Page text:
At first glance, cars and cryptocurrencies might not have much in common. But carmaker Ford Motor Company (F) might beg to differ.
The Detroit-based car maker has filed a patent with USPTO for a “cooperative vehicle” platoon with a vehicle-to-vehicle communication module that uses cryptocurrencies. The patent claims to ease congestion by synchronizing the speeds of individual vehicles in a traffic roadblock. The vehicles, which are equipped with vehicle-to-vehicle communication systems, organize traffic into a platoon formation upon encountering a roadblock or congestion. They do this by positioning themselves at standard locations and traveling at constant speeds.
Their movement also helps adjust speeds of surrounding traffic. “Human drivers normally prefer to maximize individual travel time. However, when a traffic cataract is encountered, to benefit all the drivers on the road, priority switches from individual travel time preferences to group flow rate though the traffic cataract (a reference to the ensuing traffic congestion from blocked lanes),” write the authors of the patent. (For more, see also: Which Industries Will Blockchain Disrupt Next?.)
Cryptocurrency tokens are used in the Cooperatively Managed Merge and Pass (CMMP) system outlined in the patent. Vehicles that are in a hurry can request to pass other vehicles by paying them. “The CMMP tokens are used to validate and authorize a transaction in which, at a consumer vehicle request, the merchant vehicles either occupy slower lanes of traffic themselves, or allow the consumer vehicle to merge into their own lane and pass as necessary,” the patent’s authors write. They illustrate this scenario with the example of a driver paying 60 CMMP tokens for a duration of 10 minutes at a rate of 10-second preferential access per token. (For more, see also: How Ford Makes Money.)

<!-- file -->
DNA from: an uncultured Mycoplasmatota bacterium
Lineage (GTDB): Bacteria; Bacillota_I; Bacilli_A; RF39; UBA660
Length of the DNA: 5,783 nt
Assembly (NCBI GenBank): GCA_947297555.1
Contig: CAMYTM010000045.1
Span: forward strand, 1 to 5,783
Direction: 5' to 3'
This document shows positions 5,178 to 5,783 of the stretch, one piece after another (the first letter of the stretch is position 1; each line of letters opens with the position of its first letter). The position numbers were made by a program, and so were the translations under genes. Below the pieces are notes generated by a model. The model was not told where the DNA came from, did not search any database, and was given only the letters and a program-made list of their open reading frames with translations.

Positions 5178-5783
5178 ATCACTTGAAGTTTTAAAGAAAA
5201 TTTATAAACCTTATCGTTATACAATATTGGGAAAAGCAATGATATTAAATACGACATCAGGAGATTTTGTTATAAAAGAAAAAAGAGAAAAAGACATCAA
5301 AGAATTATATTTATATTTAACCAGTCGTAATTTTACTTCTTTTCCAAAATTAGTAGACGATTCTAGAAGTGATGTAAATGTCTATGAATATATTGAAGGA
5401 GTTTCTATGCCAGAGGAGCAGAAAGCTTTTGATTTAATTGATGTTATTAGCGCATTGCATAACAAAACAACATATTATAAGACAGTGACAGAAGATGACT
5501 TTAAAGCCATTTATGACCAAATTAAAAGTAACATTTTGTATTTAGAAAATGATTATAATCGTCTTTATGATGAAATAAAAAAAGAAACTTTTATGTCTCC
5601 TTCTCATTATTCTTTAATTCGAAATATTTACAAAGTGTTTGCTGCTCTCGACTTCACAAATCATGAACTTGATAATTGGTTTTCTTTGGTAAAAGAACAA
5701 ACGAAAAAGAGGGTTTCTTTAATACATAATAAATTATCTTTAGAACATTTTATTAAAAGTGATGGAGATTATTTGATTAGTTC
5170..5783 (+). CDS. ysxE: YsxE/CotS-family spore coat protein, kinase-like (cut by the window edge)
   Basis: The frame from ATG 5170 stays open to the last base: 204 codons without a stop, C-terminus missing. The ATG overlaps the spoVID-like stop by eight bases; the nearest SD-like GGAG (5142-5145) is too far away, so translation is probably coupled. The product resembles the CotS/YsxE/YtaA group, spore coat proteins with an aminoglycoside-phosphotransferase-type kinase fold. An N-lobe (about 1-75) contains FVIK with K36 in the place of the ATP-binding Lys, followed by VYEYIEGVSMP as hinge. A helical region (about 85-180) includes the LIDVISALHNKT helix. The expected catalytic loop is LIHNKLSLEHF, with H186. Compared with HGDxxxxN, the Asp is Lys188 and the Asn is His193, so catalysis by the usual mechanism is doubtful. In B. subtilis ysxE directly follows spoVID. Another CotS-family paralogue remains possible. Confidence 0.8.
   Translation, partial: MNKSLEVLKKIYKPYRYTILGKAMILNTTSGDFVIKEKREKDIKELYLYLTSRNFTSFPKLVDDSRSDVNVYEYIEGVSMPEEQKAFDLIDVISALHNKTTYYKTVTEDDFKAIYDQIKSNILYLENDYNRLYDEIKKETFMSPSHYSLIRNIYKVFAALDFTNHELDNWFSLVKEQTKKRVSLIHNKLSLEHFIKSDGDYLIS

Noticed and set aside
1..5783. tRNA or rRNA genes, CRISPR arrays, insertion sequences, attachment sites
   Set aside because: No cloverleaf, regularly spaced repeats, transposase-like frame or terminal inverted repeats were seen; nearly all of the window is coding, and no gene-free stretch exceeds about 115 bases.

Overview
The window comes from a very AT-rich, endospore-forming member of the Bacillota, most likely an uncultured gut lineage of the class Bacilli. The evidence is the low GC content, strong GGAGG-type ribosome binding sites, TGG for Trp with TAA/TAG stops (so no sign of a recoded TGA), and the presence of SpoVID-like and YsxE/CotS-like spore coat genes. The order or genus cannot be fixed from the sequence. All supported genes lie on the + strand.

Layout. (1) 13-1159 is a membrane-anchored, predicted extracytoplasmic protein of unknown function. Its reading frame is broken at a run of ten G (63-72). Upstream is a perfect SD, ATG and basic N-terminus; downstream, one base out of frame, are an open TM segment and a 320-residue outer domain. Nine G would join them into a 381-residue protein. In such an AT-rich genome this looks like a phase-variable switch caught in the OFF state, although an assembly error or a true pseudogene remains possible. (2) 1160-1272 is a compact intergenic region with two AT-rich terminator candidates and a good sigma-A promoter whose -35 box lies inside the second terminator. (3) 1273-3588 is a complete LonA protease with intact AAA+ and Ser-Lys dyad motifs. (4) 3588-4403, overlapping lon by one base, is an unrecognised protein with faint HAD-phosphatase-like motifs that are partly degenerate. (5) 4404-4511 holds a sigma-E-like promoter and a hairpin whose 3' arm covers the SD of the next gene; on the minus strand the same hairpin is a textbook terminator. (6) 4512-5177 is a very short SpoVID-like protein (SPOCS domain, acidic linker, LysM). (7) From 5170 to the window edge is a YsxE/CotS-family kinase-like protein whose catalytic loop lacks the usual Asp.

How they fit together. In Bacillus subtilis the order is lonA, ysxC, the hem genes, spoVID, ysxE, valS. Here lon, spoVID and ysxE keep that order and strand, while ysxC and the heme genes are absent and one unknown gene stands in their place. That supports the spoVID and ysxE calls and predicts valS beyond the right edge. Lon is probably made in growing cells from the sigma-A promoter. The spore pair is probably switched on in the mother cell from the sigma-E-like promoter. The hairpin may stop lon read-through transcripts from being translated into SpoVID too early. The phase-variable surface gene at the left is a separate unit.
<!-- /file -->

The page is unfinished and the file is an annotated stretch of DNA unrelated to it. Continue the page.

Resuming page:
Other Uses for Cryptocurrencies in Automobiles
While Ford’s use case for cryptocurrencies is innovative, it is not the only one. Other carmakers have also hopped onto the blockchain bandwagon. For example, Toyota Motors Corporation (TMC) announced last year that it was planning to use blockchain to collect and analyze data related to driverless cars. Research and consulting firm Ernst & Young (E&Y) announced a blockchain-based platform for ridesharing called Tesseract last year. The platform uses smart contracts to facilitate shared ownership of vehicles for a community through tokens or by using existing cryptocurrencies. According to Paul Brody, Global Innovation Leader at the firm, blockchain would enable true “peer-to-peer interaction between owners with minimal infrastructure requirements” in the automotive industry. (For more, see also: Blockchain Is a Game Changer for Advertising.)
Investing in cryptocurrencies and other Initial Coin Offerings ("ICOs") is highly risky and speculative, and this article is not a recommendation by Investopedia or the writer to invest in cryptocurrencies or other ICOs. Since each individual's situation is unique, a qualified professional should always be consulted before making any financial decisions. Investopedia makes no representations or warranties as to the accuracy or timeliness of the information contained herein. As of the date this article was written, the author owns 0.01 bitcoin.